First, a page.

If The Board Says ATTACK, Then ATTACK!

If The Board Says ATTACK, Then ATTACK!

Silman
IM Silman
Jul 14, 2016, 12:00 AM |
55 | Strategy

The Chess.com member kergnou said: “Can you take a look at my games and give me some advice?”

Jeremy Silman: Okay, I’m going to review one game that shows many of your weaknesses. However, this game is actually one of the longest and hardest fought games I’ve seen between non-masters. In fact, the battle goes right into a very difficult endgame which would likely be botched by a master.

Chess.com members, please share this game with me. It’s often frustrating, very instructive, and the lessons change from moment to moment, right into the endgame!

Instead of Blacks horrible 12...h6, which completely misses the positions needs, what do you think was better?

Back to the actual game!

I have to admit that I have howled and bayed at the moon due to Black's refusal to go all-in with his attack.

AwoooOOOooo! NoooOOOooo! Not a queen exchange!

Remember: if you have an attacking position, don’t trade off your attacking pieces for no reason. This is even more true if you’re opponent’s king is uncomfortable. In that case, every trade puts a happy grin on the enemy king’s face.

Despite the exchange, Whites king is still uncomfortable, though. Hopefully, Black will sense that and keep up the pressure!

Once again, please improve on Black's play.

Again, even if this puzzle is too advanced to solve in its entirety, just keep your heavy pieces on the board, and the White king would, eventually, die an unpleasant death.

Let’s see how the position might look like if Black didn’t play the unfortunate ...g7-g5.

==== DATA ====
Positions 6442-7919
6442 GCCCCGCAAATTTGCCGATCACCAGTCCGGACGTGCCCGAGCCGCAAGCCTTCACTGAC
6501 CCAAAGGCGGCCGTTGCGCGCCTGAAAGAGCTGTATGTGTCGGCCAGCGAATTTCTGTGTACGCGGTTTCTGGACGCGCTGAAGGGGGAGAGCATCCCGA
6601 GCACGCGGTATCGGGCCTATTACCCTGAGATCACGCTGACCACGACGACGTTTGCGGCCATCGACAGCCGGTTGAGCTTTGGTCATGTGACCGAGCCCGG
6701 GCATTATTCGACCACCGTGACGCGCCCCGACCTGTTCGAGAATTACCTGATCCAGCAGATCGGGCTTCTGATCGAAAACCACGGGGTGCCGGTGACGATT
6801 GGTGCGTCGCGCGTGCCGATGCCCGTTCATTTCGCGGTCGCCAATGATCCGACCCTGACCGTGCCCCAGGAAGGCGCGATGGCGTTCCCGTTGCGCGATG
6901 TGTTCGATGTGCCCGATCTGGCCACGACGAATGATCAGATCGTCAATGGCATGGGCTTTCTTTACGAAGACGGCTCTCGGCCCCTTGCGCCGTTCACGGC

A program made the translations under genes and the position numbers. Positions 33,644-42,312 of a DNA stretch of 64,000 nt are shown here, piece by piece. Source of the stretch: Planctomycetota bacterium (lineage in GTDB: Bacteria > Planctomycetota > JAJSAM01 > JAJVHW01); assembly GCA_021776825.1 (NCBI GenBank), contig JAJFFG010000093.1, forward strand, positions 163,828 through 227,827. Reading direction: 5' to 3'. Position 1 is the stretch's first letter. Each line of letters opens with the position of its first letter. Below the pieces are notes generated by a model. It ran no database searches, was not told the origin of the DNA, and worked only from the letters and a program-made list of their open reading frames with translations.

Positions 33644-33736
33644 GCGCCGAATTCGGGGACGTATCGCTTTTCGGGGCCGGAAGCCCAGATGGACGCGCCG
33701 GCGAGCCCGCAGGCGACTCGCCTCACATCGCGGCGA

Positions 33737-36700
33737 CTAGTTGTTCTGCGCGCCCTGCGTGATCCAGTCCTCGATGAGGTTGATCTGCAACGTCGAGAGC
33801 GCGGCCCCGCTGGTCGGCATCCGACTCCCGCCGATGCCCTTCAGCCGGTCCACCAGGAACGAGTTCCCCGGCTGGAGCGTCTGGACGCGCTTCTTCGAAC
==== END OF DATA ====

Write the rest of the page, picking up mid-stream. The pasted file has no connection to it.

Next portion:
And, for seemingly the millionth time, we will return to the game.

Can you save this position?

And, for time number 1,000,001, we return to the game.

Black can win, but it's not easy!

Time for diagram 1,000,002.

What a game! We saw a very sharp opening in which White had no idea what was going on. Unfortunately, instead of going for glory, Black combined attack with unnecessary safety measures. 6...e6, 7...Be7, 9...a6, and 12...h6 were, at best, sub-optimal.

It also seems that Black has trouble with tactics; he missed quite a few tactical moments. That's not good if you are playing gambits as Black did in this game. When Black started trading off his good pieces for White’s inferior ones, his advantage crumbled away.

Where did it all go wrong?

When an endgame appeared, Black destroyed his kingside majority by pushing his g-pawn to g5. That alone is a valuable lesson since the move 41...g5?? should never be played.

I will also repeat this:

When you choose an opening, you need to know the usual pawn structures, how to make use of them, where your pieces usually go, and whether your opening is a dynamic or static system. That’s why openings are NOT just about memorizing moves. If you know the moves but don’t understand their purpose, then you’ll be playing blind.

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